I got back to the hotel after Lunch Shopping on time around 9.40-ish am and we set off almost immediately for the pick-up point of our tour which was conveniently located only a couple of blocks down the road from where we were staying. So You see, how this tour works is that there are about 31 stops around Berlin where these ‘Hop On, Hop Off” Tour buses will stop at to allow tourists taking part in the tour to well… hop on or hop off depending on which sites interested them!
These special bus stops are marked with a special placard which would read: “BEX Sightseeing”, just like the one You’d see on the bottom left of the image below.
The tour package I selected would bring us to 20 out of the 31 stops – a pretty good deal I must say!
We were a little early for our tour so we wandered about a little and visited a couple of shops in the vicinity. Our first stop was “BUTLER” – a shop that one could liken to a mini version of Asia’s “I wanna go home”. I couldn’t help but notice just how much more lovely stuffed toy animals (being positioned on walls) looked in comparison to the ones killed in the wild… Don’t You?
There were also some pop-up shops along the streets that were selling some pretty snazzy things like vintage magnets, keychains, bottle openers, coasters, bags, caps, cloths and such. Oh and postcards too!
Now here are some of my favourite shots from the duration of the tour. Enjoy!
We drove past Postdamer Platz, which is an important public square (Europe’s largest building site!) and traffic intersection in the centre of Berlin, Germany. After the initial opening of the Berlin Wall on 9 November 1989, Potsdamer Platz became one of the earliest locations where the Wall was “breached” to create a new border crossing between East and West Berlin. To add on to that, the traffic junction at Potsdamer Platz has the most famous traffic lights in Europe. The first traffic lights in Continental Europe were erected at Potsdamer Platz on 20 October 1924, in an attempt to control the sheer volume of traffic passing through.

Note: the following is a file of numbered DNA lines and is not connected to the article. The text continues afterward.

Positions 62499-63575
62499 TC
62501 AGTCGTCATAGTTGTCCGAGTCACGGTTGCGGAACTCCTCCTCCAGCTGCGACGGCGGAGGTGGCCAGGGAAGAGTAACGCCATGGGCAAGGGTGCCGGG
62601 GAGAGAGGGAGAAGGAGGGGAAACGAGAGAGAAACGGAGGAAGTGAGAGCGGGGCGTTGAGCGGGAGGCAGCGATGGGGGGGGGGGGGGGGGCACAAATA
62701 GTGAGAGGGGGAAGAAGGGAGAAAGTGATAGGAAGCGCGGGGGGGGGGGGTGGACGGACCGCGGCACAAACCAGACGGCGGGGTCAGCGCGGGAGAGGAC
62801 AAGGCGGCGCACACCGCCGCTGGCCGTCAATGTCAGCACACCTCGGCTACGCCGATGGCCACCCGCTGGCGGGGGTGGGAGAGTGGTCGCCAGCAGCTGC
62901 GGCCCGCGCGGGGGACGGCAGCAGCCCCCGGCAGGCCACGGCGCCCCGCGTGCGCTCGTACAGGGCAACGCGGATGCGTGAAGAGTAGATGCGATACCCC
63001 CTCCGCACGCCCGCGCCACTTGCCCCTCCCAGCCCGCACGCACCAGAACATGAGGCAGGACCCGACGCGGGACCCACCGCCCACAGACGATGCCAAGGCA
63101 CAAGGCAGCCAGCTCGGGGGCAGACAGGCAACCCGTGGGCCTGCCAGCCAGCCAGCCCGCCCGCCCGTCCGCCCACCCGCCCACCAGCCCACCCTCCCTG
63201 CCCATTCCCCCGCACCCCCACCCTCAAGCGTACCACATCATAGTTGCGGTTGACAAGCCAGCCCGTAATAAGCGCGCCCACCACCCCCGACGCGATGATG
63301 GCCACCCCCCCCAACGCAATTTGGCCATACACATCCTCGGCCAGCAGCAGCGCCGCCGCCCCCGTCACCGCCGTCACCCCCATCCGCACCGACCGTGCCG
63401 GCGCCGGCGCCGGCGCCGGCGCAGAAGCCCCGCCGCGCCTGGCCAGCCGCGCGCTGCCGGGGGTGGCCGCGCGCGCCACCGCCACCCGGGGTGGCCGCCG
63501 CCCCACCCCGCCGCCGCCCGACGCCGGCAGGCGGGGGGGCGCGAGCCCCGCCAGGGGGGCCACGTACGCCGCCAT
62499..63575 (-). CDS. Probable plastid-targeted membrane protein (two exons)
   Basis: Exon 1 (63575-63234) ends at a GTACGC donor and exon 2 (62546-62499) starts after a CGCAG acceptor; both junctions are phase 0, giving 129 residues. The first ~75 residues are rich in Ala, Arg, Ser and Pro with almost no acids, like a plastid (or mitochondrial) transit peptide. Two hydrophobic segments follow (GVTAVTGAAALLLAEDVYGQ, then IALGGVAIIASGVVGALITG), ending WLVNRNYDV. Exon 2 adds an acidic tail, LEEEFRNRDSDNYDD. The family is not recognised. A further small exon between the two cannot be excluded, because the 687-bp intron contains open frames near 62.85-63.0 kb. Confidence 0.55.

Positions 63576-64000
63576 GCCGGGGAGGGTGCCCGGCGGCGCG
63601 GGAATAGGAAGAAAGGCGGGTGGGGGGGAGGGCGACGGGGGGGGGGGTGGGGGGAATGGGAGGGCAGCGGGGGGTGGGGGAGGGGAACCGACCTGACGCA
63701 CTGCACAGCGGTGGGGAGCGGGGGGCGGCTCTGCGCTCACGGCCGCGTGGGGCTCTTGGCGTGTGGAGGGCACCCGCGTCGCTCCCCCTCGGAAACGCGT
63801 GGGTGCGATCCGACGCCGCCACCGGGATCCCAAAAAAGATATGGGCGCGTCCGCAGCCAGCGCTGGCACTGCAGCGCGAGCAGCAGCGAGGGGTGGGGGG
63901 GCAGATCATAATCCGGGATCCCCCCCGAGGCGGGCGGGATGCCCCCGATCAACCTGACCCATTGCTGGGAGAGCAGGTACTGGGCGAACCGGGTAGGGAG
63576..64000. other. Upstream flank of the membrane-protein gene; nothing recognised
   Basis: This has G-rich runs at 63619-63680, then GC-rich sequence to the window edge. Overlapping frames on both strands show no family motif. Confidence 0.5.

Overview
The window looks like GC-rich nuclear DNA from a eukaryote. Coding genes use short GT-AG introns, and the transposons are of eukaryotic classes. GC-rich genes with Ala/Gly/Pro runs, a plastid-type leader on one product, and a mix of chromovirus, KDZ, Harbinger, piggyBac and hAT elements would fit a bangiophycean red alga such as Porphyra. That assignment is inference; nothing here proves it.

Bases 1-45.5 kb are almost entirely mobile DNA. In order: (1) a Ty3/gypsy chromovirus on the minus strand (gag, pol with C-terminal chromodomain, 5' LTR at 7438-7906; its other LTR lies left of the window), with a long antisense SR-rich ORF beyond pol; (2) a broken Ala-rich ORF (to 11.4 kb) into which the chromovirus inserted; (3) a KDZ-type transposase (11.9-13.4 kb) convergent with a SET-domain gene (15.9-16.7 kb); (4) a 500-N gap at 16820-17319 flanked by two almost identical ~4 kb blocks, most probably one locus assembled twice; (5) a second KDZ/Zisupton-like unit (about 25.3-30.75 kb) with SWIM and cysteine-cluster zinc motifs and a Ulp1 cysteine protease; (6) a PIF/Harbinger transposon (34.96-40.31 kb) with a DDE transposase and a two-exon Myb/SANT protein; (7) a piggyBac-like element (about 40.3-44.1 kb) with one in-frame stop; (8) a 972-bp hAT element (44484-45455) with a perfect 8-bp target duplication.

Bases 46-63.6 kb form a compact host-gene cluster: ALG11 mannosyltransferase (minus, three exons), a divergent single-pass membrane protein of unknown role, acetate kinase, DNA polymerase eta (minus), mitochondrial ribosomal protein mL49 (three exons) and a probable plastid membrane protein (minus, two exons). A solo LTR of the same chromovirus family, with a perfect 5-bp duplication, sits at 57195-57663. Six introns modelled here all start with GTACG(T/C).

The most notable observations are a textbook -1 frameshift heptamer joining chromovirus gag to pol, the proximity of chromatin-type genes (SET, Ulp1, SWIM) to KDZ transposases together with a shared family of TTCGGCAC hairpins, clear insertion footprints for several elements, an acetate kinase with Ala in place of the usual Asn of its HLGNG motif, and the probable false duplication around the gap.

Speaking of traffic lights, Berlin has one of the most famous traffic light characters in the world. You can find out a little about the Ampelmännchen, or “little traffic light men,” *here* if You’re interested.
This new Sony Centre located within Potsdamer Platz is an eye-catching monolith of glass and steel featuring an enormous tent-like conical roof, its shape reportedly inspired by Mount Fuji in Japan.
Oh and this random slide-down-the-artificial-mountain-in-a-tyre/tube set-up was put up as part of the Christmas market by Potsdamer Platz. Absolutely out of this world if You ask me.
We stopped by Charlie Checkpoint next. Oh wait I meant Checkpoint Charlie – I apologise, my bad! Checkpoint Charlie (or “Checkpoint C”) was the name given by the Western Allies to the best-known Berlin Wall crossing point between East Berlin and West Berlin, during the Cold War. Checkpoint Charlie was a crossing point in the Berlin Wall located at the junction of Friedrichstraße with Zimmerstraße and Mauerstraße (which for older historical reasons coincidentally means ‘Wall Street’).
In case You were wondering as I did, Charlie didn’t originate from someone’s name. Instead, it came from the letter C in the NATO phonetic alphabet. Ah yes, and because this is the most visible Berlin Wall checkpoint, Checkpoint Charlie is frequently featured in spy movies and books.
There was a cheeky photobooth right smack in the centre of the traffic junction at Checkpoint Charlie and as You can probably tell from the way the Men In Black Green were standing, they were one sassy bunch. They called out things like “Hey sexy where are You from!?” to get potential customers to come over!
Mum, Dad and I walked over to a little museum-like set-up dedicated to the part of the Berlin Wall which used to be situated at Checkpoint Charlie.
These boards featured photographs and stories from the past.
The stories had such a personal and raw touch to them…
they took me back in time. It was painful to imagine what the Germans of the past went through.
This one reads: “Last crossing using transit papers before the Four Power Agreement took effect, reception at Friedrichstraße rail border crossing.”
Look at their genuine smiles and lovely display of love during their reunion.
At this point in time, my parents got pretty hungry and we decided to stop by a Vietnamese restaurant (yes, Mum was missing Asian food quite a bit) where my parents would have their lunch.